Remember that time we made Steve Novick do an interview with a raw chicken?
Now that we've gotten over the SQUEEE! factor that Steve Novick is running for Randy Leonard's city council seat, I talked with him a bit more about what ideas he's bringing to the table and how he feels about launching another political campaign. His ideas for reforming healthcare and public safety in the city are innovative, wonky, and complicated. Dig in:

MERC: You just got done talking to KATU. How did it feel to do a TV interview after a bit of a hiatus from being a public person?
STEVE NOVICK: I haven't done it in a while, so whether I spoke in short enough soundbites, I'm not sure.

How do you feel about getting back into campaign mode? Does it seem overwhelming?
I'm excited about it, I worked really hard in the last campaign, but it was also fun. Campaigns are about getting out and meeting people, so I'm looking forward to that.

How did you line up support for your campaign? Who's onboard?
Because this was Randy's secret, I couldn't really get out and talk to people until today. Instead, I had to get out to ask people sort of vague hypothetical questions, "If I were to run for any of these three offices, would you support me?" Jeff Cogen, Susan Castillo, Bobbie Regan, Guy Crawford, and Bob Stacey are all endorsing me.

Your website has this long statement about healthcare. Will that be your top priority?
When we talk about jobs and economic development, one thing that gets overlooked is rising healthcare costs' impact on business and families. If we can be the number one city in American to get healthcare costs under control, it would give us an edge. A casino workers union in Atlantic City has this innovative healthcare plan that was written up in the New Yorker recently. They identified the most high cost people in terms of healthcare and hired health care coaches to essentially nag them into taking better care of themselves. These coaches call people up and say, "Did you take your meds? Did you exercise today?" It occurred to me reading that the city should adopt that policy and set up its own little clinics that private companies could buy in to and utilize. Then we can say, not only are you coming to the most livable city in America, but you can also join this clinic to curb this rising cost.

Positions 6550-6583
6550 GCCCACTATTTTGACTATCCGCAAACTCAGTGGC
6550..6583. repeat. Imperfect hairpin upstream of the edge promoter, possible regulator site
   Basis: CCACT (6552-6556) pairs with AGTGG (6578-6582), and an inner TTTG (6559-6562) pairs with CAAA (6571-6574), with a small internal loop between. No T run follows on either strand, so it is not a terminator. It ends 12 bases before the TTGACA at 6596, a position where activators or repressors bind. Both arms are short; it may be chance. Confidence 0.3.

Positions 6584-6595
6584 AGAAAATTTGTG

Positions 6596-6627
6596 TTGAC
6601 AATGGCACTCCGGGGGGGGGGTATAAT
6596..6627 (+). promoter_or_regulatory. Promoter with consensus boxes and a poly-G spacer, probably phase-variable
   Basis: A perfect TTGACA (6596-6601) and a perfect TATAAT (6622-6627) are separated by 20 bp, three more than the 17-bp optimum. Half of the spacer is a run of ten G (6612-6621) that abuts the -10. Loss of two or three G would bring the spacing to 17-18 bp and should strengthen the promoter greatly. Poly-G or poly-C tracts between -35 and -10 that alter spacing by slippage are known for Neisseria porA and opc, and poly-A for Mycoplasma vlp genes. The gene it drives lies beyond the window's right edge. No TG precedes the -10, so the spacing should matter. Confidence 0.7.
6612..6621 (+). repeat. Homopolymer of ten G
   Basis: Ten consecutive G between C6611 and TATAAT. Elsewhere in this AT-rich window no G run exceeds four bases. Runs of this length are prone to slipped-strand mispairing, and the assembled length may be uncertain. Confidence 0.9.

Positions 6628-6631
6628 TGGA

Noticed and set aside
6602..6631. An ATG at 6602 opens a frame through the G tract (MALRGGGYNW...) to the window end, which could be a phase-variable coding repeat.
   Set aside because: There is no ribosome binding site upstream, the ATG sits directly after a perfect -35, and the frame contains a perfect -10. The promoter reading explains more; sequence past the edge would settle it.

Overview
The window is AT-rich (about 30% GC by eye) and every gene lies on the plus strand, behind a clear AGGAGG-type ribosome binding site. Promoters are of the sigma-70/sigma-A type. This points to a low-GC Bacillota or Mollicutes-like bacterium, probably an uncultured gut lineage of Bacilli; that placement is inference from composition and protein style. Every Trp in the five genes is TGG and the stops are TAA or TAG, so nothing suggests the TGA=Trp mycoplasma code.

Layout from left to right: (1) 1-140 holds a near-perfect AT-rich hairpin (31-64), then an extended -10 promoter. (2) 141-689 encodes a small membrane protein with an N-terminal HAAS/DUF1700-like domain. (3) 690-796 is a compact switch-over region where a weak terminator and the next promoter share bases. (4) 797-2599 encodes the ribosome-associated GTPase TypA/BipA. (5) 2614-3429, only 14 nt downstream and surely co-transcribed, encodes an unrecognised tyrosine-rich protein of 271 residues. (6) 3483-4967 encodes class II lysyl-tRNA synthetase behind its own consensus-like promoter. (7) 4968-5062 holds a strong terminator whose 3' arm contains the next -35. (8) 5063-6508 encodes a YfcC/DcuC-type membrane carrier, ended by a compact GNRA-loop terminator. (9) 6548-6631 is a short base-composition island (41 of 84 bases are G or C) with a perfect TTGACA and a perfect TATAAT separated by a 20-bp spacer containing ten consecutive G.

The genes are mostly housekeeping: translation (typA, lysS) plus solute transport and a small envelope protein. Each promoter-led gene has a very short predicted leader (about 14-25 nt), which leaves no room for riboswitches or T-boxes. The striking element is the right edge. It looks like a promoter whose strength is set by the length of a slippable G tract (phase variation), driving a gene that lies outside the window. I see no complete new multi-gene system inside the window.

What's your big picture for public safety and police reform?
I think the city and county should work together to make a public safety budget. The city and county do have some partnerships, like the new crisis treatment center and the service coordination team, but those are one offs. I think it's time we sit down and say, "Okay, let's look at this from the top." Because if you talk to cops they spend a lot of time as first responders to mental health crises. And that shouldn't be the police's role, that should be the county's job. Also, I think the state should give local governments a comprehensive budget for public safety, and the local jurisdictions can decide how much to spend on incarceration versus other options, like treatment. Right now, there's every incentive for the DA's to spend people to prison for as long as possible, because the state pays for prison.

So what bureaus would you want, if you get the seat?
Well, the Water Bureau would be a clear choice. The environmental protection agency has been driving a lot of what we're doing with our water over the years and I used to be an environmental lawyer for the federal justice department, so I have a lot of background in the area.

You know if you're in charge of water rates, you're going to become the least popular person in Portland.
As you know, I like digging into agency budgets. I would obviously sit down with the heads of the agencies and look over what water rates are in other cities and see if there's anything we should rework.

Did Randy ask you to run? Did he recruit you?
Randy gave me a heads up that he wasn't going to run. We're old friends, we go back 14 years.